“Twin Sabbaths that inlock the Sacred Seven” refers to the Sun and Moon, whose rotations instill the marriage of day (conscious) and night (unconscious) to unlock the powers of the seven planets known at the time: Mercury, Earth, Venus, Mars, Saturn, Jupiter and Saturn.  The “confidence of genius” would enable her to trust in her alignment with this cosmic forces.

This experiment was a highly successful as an externalization of interior monologues Fuller had carried on through her unpublished writing.  They kept her socially engaged, self-supporting and were an ideal vehicle for her knowledge of the archetypes, mythology and the ideals of the “sacred marriage” to  be transmitted through her circle, thereby elevating her friendships via the injection of this spirit.

In this image, Lanina inverts the traditional roles of masculine and feminine in the persona of the Dark Lady (Muse).  Here the feminine is spouting a holistic language through her mouth while the masculine/androgyne is whispering in her ear.  We recognize this feminine archetype in the late 20th century as Susan Sontag — who integrated these two archetypes with her marriage of dark persona and highly structured form in her writing.

Margaret Fuller escaped the trap of being identified as the token Dark Lady Writer whose elevated position alienated her from the very ideals she held so dear — the sacred marriage.

5.  Secret (Guardian)

Still looking to the centre for the cause,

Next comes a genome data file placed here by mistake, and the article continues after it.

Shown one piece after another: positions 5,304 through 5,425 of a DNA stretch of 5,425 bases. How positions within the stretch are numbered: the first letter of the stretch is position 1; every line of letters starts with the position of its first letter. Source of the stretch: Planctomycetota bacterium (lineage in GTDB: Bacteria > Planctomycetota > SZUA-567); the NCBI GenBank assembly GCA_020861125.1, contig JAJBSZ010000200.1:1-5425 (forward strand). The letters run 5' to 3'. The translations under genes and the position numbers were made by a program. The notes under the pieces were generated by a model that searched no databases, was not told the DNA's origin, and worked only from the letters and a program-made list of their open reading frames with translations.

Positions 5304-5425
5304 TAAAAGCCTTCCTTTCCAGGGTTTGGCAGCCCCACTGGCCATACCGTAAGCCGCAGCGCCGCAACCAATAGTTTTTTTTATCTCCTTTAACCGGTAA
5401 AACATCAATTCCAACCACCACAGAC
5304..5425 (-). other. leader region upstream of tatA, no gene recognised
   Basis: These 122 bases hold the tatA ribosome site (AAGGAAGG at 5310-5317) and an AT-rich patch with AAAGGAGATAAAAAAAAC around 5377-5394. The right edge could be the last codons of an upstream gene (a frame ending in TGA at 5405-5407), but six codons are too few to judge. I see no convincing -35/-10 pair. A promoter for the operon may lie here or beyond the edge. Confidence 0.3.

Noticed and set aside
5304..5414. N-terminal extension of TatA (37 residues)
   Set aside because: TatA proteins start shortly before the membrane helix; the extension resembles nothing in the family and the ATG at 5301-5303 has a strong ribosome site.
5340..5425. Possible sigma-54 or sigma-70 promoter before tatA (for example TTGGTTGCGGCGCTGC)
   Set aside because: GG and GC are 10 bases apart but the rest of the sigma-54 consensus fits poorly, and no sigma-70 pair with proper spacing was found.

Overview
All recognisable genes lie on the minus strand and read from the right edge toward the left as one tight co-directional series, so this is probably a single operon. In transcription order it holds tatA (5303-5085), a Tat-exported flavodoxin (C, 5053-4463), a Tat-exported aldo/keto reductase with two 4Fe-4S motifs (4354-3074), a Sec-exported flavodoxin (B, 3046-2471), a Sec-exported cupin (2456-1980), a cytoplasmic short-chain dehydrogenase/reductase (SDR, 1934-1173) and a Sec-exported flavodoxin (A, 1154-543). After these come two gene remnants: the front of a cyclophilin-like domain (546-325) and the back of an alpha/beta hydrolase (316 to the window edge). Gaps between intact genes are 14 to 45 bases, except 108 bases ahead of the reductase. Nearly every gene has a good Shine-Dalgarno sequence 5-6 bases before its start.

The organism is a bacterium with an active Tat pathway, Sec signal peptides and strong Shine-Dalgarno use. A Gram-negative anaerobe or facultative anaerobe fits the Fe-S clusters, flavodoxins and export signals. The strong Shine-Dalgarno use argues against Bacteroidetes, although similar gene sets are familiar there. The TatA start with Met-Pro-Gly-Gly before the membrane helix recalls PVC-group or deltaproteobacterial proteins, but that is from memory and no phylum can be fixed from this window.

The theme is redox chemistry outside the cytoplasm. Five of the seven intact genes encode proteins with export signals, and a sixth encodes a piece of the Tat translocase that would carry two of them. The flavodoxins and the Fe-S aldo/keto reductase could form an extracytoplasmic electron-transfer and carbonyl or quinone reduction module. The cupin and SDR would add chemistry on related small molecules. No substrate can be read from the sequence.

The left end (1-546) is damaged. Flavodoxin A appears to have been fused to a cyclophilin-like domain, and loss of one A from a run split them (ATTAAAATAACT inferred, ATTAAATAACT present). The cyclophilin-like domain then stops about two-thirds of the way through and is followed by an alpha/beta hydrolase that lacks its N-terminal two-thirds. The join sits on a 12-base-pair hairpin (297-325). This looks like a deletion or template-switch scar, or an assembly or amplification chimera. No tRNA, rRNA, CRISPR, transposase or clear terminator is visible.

Mutual light giving to draw out the powers,

And learning all the other groups by cognizance of one another’s laws:

“Secret (Guardian)” by Yuliya Lanina

“Still looking to the centre for the cause.”  The greatest irony of Margaret Fuller’s life is that by the choice she made to have an Italian lover, resulting in an out of wedlock pregnancy that she shielded, along with her subsequent marriage, from friends and family, she was actually place on the path of the quest: to manifest her ideal (the sacred marriage) in her daily life.  This could only have transpired through the underground journey.

“Mutual light giving to draw out the powers.”  She is referring here to universal law:  the Sun as the “mutual light giving” to “draw out the powers” released by planetary rotation and the interaction of the heavenly bodies.  “And learning all the other groups by cognizance of one another’s laws” is how groups of bodies on earth and in space  function through a deeply imbedded consciousness of these laws of motion — time and space unified through the circular motion of the solar system.